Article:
Hello all - an experience while I was OC'ing near what I guess turned out to be felons.
I open carry much of the time and on weekdays I'll have on a suit / white shirt and tie. I visited a garage recently that I have been to before but have always CC there. The guys in the shop know me and they know my truck. I pulled in the shop the other day opened the door and before my feet hit the ground I hear "whoa whoa whoa we got a cop in here?" I say - no just an armed citizen. At this point all six or eight guys in the garage started to move to the other side of the shop - three or four bays over. Then one guys yells - "we're all felons in here!"
At that point I just went into the office and chatted with the office guy who said nothing about me carrying. A while later he says - youíre all set. So I walk out into the shop and it was completely empty. I looked outside and all the guys were across the parking lot sitting on a flatbed trailer looking at me, waiting for me to leave. They clearly wanted nothing to do with a gun.
I canít imagine how a felon working in a public setting and coming into contact with an armed citizen can jeopardize his parole or whatever it is he has going on. But I just don't know enough about this topic and haven't been successful in finding anything on it.
It's quite possible that with that many felons working there, that the parole / probation department might be targeting that place. Some time back, when help was hard to get, I had a number of work release employees, all felons. Frequently, there would be an unmarked police car across the street. I had one guy get his work rights terminated for talking to his AA sponsor. The sponsor was actually sponsoring four guys in the shop. The police targeted this guy. No repercussions for the other three. I've had the whole bunch walk out of the shop when a pickup was pulled in full of empty beer cans. When someone holds that much threat over your head, and no means of preventing abuse, I guess I can see their point.
It's probably more of a game than outright paranoia on their part.
Admittedly they are not supposed to be asking you to take it out and let them look at/touch/try it out. But under the circumstances you describe I would be willing to wager a large portion of my savings that no judge would be willing to revoke their probation/community supervision (there has not been parole in Virginia for quite some time) and send them back to prison just because they were in the shop while you were in the office.
Yes, cops and corrections folkls can yank chains with a fair amount of (unwarranted and unfair) impunity, but putting someone back in prison for merely being within x-feet of a gun is not going to happen. If that was the case then why aren't these guys/gals being busted for walking within x-feet of a cop or Community Supervision Officer?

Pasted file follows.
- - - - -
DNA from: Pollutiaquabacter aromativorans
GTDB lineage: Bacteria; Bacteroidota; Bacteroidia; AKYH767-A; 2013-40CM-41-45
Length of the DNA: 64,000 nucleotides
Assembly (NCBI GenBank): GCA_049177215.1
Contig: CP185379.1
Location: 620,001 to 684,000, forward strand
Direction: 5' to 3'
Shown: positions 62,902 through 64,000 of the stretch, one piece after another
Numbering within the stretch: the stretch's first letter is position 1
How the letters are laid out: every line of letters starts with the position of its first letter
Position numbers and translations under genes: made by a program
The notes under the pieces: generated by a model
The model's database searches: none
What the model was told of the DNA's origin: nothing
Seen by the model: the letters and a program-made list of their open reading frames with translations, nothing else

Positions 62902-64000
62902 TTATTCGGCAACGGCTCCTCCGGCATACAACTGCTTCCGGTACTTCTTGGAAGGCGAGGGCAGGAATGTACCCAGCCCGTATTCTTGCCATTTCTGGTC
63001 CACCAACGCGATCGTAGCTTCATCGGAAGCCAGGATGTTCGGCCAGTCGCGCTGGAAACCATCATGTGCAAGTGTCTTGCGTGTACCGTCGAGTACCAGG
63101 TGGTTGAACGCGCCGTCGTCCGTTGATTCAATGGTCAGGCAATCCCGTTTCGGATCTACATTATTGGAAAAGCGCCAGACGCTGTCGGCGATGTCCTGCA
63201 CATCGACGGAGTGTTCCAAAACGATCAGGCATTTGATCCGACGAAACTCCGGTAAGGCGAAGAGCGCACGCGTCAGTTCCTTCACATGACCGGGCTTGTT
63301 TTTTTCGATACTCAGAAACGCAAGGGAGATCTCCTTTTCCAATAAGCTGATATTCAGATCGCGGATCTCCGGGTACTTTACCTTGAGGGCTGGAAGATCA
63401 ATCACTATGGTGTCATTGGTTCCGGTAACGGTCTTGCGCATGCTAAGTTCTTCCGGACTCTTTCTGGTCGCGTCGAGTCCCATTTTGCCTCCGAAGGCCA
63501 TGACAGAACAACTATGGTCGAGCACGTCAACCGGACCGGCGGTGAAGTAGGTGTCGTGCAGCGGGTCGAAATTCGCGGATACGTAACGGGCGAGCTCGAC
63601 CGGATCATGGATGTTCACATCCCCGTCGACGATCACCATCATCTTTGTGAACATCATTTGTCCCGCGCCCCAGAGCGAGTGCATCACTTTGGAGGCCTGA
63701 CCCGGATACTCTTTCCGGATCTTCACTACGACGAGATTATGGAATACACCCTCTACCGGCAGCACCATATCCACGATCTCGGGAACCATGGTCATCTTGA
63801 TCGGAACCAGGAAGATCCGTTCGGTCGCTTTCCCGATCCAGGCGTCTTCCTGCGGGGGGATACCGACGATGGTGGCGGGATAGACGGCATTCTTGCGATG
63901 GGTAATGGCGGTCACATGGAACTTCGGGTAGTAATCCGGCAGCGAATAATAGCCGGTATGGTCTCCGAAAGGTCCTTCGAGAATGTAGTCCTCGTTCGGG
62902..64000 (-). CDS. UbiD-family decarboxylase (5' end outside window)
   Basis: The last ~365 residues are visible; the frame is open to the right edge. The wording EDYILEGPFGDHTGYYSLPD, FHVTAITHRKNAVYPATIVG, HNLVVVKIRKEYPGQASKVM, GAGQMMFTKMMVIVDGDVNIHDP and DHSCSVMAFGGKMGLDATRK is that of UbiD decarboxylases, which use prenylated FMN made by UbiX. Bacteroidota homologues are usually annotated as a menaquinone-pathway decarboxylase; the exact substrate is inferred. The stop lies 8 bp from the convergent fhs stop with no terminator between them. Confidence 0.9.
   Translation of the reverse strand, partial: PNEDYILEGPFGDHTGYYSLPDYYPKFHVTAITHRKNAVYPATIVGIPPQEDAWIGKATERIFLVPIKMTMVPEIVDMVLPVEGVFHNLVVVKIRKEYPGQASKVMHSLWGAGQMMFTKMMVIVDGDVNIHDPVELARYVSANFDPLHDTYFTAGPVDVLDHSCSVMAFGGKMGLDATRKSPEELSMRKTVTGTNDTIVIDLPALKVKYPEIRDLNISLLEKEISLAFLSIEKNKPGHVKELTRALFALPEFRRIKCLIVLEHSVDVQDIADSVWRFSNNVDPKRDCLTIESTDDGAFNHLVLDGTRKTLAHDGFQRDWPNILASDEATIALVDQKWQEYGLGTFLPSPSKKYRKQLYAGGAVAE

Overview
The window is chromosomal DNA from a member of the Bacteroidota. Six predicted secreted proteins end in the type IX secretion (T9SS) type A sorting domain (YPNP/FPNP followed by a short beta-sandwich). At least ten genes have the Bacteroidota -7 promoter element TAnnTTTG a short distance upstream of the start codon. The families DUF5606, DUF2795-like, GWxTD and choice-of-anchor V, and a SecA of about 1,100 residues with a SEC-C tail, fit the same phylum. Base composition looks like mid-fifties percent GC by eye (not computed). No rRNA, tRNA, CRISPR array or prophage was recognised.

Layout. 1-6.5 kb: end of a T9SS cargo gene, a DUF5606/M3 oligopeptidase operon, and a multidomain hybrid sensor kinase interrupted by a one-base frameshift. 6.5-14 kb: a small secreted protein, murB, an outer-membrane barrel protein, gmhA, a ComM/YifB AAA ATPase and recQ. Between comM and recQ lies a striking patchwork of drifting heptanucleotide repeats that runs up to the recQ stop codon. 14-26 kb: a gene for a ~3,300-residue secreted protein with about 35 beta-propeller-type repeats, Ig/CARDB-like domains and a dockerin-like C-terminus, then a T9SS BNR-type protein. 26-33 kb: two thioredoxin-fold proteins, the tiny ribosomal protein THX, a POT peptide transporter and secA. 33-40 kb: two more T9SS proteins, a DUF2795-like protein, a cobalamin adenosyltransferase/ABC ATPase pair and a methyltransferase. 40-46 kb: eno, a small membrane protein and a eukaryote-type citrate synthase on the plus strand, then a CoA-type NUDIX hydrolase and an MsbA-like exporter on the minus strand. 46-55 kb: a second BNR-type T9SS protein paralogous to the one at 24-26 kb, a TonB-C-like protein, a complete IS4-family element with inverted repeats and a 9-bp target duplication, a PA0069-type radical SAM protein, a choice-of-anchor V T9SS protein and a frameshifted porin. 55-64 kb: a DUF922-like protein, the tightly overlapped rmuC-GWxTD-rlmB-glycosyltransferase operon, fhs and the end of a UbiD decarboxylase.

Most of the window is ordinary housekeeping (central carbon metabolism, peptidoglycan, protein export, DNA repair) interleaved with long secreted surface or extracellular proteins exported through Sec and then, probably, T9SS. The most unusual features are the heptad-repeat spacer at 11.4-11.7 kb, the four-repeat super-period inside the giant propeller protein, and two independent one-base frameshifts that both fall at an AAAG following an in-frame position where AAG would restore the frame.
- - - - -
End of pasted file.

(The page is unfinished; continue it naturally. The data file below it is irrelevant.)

Be glad there was no cover charge for the kabuki theater show.
It sounds like maybe these guys have just had the fear of God put in them and maybe haven't been properly acclimated to the outside world yet.
In recent years, there has been a lot of BS slung out there by various probation & parole agencies, both state and federal. I hear it all the time, and we've even seen the question here on the forum: "My cousin is getting out of prison and is going to stay with us until he gets his own place. The parole officer warned him that there can't be any guns in the house, and he can't be around anyone carrying a gun. What can I do?"
It's bull, of course, so long as the felon never has possession of any firearms or ammunition, either actual or constructive. But the mis(dis?)information is out there.
That being said, there are situations where one might get caught appearing to or actually provide a prohibitted person with a firearm without intending to.
When the easy solution is not available, getting the knowledge to know how to stay legal is a good thing.
If they are out on Parole, they probably can't be around firearms.
My son, who owns several guns, had a friend who came around all the time and was later convicted of a non-violent felony (fraud).
While on probation, he could not be around firearms and thus, could only stand outside my son's house to visit.
This kind of reminds me of two OC dinners.
The first at Golden Corral in Hampton, a customer seated near where we were being seated jumped up and started "being beside himself" looking like he was going to leave his family in the restaurant while he sprinted to the nearest door! He somewhat calmed down when we explained to him that none of us were LEO. :-)
The second was at Steve & Johns in Newport News where while waiting for the rest of the OC-ers to show up I had a conversation with one of the kitchen staff sitting out front. After asking many questions he revealed that he couldn't own a gun because he had a felony conviction. When everyone else showed up and were eating we kept hearing people kidding that the kitchen staff was "beside themselves" and we half expected them to exit the building via windows and back doors to avoid our OC-ing party. :-) I saw a couple people peeking out from the kitchen door and quickly returning into it while getting up to leave.
So I could kind of understand with the 1) mistaken LEO identity and 2) a large number of OC-ers may make "felons" uncomfortable. With that said I don't think they reacted properly, but with as many LEO not knowing the law, the people that explained to them what they could and could not do, being around guns might have had their own head up their arse too.
It was the cooks, dishwashers, etc in the kitchen that were having caniptions.